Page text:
At the RIT/NTID’s Health Care Careers Exploration Camp, deaf and hard-of-hearing high school students from all over the country experienced hands-on activities in health care careers—one of the fastest growing employment fields today.
On Wednesday, May 4, judges from ZVRS, sponsor of The Next Big Idea Competition, reviewed projects of the six finalists, asked questions and selected the folloing winners:
$5,000 First Place: Team Ugyo; Ethan Young and Nicole Dugan
$3,000 Second Place Team Dalmation; Adam Brodak, Keith Delk and Jefrey Spinale
$2,000 Third Place Team ANOVA; Musab Al-Smadi, Michelle Chi, Steven McClusky, Radhika Mehra
Six teams of deaf and hard-of-hearing students from Rochester Institute of Technology’s National Technical Institute for the Deaf will go head-to-head May 4 during The Next Big Idea competition.
The contest—6:30 to 10 p.m. in NTID’s Panara Theatre, Lyndon Baines Johnson Hall—is an annual event where teams of students combine skills related to their individual majors to create products, technology or businesses that will be useful to the deaf and hard-of-hearing community. Teams work with mentors on their projects and compete before judges for cash prizes. The event is sponsored by ZVRS, a video relay company.
This year marks the fifth anniversary of The Next Big Idea.
Student teams are:
- Anova— a voice-to-text translation system for deaf and hard-of-hearing individuals that uses a mini processor and microphone.
- Asymtotic—incorporates microphones, tactile feedback, pulsation and sound filters that vibrate to engage the wearer in important situations.
- Dalmation—a software service that focuses on providing jobs, volunteering opportunities, networking and resources for the American Sign Language community.
- Douror—a service app for deaf and hard-of-hearing patrons that helps with placing food orders.
- Echo—a speech-therapy mobile app that allows users to practice speech and give instantaneous feedback to speech therapists.
- Ugyo—an access-technology prototype for deaf-blind people with Usher Syndrome to improve communication with peers during meetings or other interactive settings.
“Every year the excitement around this competition builds,” said Gerry Buckley, NTID president and RIT vice president and dean. “Amazing projects are presented and some of them move quickly into the marketplace. We thank ZVRS for their support, and are grateful for the belief they have in our students.”
The event—free and open to the public—will be fully accessible for both deaf and hearing audiences. For more information, contact email@example.com.
RIT/NTID faculty and student researchers are developing methods to analyze the effects of flavorings used in electronic cigarettes. In partnership with RIT’s Kate Gleason College of Engineering and the University of Rochester Medical Center, RIT/NTID, the world’s first and largest technological college for deaf and hard-of-hearing students, is part of the team that has received a grant from the National Institutes of Health to conduct the study. More.
The Clinical Health Sciences Center is the new home to RIT’s College of Health Science and Technology’s clinical programs, including Diagnostic Medical Sonography (ultrasound), Physician Assistant and programs in behavioral health. It also houses the Wegmans School of Health and Nutrition, and Rochester Regional Health Family Medicine, a primary care practice for RIT faculty, staff and dependents as well as the community. Watch video.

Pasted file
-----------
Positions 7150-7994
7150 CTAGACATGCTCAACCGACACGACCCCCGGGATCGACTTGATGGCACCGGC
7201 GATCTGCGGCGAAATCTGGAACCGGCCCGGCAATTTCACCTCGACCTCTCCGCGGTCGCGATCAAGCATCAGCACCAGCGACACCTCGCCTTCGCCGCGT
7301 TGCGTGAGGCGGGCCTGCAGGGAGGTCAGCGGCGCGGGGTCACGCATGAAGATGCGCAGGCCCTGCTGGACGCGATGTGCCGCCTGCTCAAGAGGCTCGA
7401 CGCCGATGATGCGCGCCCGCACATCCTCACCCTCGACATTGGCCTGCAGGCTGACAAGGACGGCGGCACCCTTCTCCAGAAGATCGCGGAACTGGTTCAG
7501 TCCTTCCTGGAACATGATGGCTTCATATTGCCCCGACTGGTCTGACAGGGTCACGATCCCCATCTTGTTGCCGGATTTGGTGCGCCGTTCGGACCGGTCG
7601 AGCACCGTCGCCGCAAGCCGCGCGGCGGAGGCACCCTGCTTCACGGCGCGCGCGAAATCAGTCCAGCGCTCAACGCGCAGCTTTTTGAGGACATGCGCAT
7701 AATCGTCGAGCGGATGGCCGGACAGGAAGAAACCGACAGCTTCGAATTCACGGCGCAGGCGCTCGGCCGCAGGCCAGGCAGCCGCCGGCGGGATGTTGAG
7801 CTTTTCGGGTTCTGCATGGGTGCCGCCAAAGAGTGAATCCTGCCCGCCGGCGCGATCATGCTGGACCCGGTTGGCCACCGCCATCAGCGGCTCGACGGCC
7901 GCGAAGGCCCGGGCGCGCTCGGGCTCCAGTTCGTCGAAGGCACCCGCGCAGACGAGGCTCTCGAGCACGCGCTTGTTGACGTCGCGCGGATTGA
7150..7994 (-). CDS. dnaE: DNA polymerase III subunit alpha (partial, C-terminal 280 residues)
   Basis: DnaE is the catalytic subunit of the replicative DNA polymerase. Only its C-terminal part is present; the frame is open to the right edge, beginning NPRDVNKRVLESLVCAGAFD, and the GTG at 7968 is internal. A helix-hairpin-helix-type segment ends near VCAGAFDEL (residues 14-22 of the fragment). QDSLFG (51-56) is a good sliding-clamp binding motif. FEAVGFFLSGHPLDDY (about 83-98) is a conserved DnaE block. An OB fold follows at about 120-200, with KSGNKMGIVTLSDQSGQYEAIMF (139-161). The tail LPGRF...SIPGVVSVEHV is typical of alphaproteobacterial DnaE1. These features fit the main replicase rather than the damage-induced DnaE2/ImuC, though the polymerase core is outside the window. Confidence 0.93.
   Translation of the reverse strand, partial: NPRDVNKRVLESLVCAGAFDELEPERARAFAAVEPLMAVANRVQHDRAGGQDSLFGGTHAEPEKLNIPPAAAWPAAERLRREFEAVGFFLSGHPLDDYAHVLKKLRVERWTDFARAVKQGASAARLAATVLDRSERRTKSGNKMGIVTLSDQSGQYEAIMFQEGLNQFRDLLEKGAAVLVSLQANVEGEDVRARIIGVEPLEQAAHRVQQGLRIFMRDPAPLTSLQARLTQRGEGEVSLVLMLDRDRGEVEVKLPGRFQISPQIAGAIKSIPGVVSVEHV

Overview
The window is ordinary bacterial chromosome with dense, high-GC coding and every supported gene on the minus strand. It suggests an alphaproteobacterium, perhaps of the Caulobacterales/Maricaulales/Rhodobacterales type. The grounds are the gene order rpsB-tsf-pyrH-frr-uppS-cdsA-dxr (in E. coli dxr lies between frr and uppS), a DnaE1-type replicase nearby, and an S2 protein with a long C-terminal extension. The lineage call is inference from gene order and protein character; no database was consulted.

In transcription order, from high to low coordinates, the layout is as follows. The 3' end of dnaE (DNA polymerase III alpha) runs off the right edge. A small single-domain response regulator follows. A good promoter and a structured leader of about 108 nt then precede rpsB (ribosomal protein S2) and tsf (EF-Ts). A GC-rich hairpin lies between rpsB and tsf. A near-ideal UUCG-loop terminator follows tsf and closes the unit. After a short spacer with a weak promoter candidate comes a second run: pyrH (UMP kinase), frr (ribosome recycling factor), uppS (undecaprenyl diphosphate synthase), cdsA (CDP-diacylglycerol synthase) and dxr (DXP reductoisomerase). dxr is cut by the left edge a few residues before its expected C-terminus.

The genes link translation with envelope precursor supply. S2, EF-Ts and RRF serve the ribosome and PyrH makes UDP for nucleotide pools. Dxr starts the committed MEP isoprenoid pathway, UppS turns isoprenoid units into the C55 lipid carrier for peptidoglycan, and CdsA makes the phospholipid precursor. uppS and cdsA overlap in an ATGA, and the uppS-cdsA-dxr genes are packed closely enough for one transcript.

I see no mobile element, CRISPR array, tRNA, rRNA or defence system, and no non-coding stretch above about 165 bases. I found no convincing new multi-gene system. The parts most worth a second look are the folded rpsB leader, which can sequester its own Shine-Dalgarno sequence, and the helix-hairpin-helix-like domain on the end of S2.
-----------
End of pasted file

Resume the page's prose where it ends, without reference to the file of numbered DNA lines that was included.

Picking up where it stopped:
The RIT/NTID Job Fair is Wednesday, October 21 from 12:30 – 4:00 p.m. in the LBJ Hall first floor street and the Dyer Artrs Center! More than 40 employer representatives will attend. For alumni, registration information appears here.
The 15th annual NTID Job Fair for deaf and hard-of-hearing students and graduates will be in Lyndon Baines Johnson Hall on Wednesday, October 21, 2015. Attendees can meet employers from around the country interested in hiring for co-ops and permanent jobs. More
Natalie Snyder’s co-op helped give her focus and a passion for becoming a physical therapist. To become a Doctor of Physical Therapy is her next milestone. More
Encourage your student to share achievements through Merit. Merit lets students share their successes — such as making the Dean’s List, joining a club or fraternity, studying abroad, getting a job and even graduating — with their friends and family through their social media networks. Each RIT student has a Merit profile page. More
RIT is building the new Clinical Health Sciences Center, which will be home to the College of Health Sciences and Technology, a primary care clinic—to be run by Rochester General Hospital—and the recently announced Wegmans School of Health and Nutrition.
“The Clinical Health Sciences Center will be more than a beautiful addition to the campus,” said RIT President Bill Destler. “It will move the RIT & RGHS Alliance forward in its goal to impact the future of health care.”
Construction began in April on the 45,000-square-foot facility expansion at the north end of the Louise M. Slaughter Hall. The Clinical Health Sciences Center is scheduled to open in fall 2015.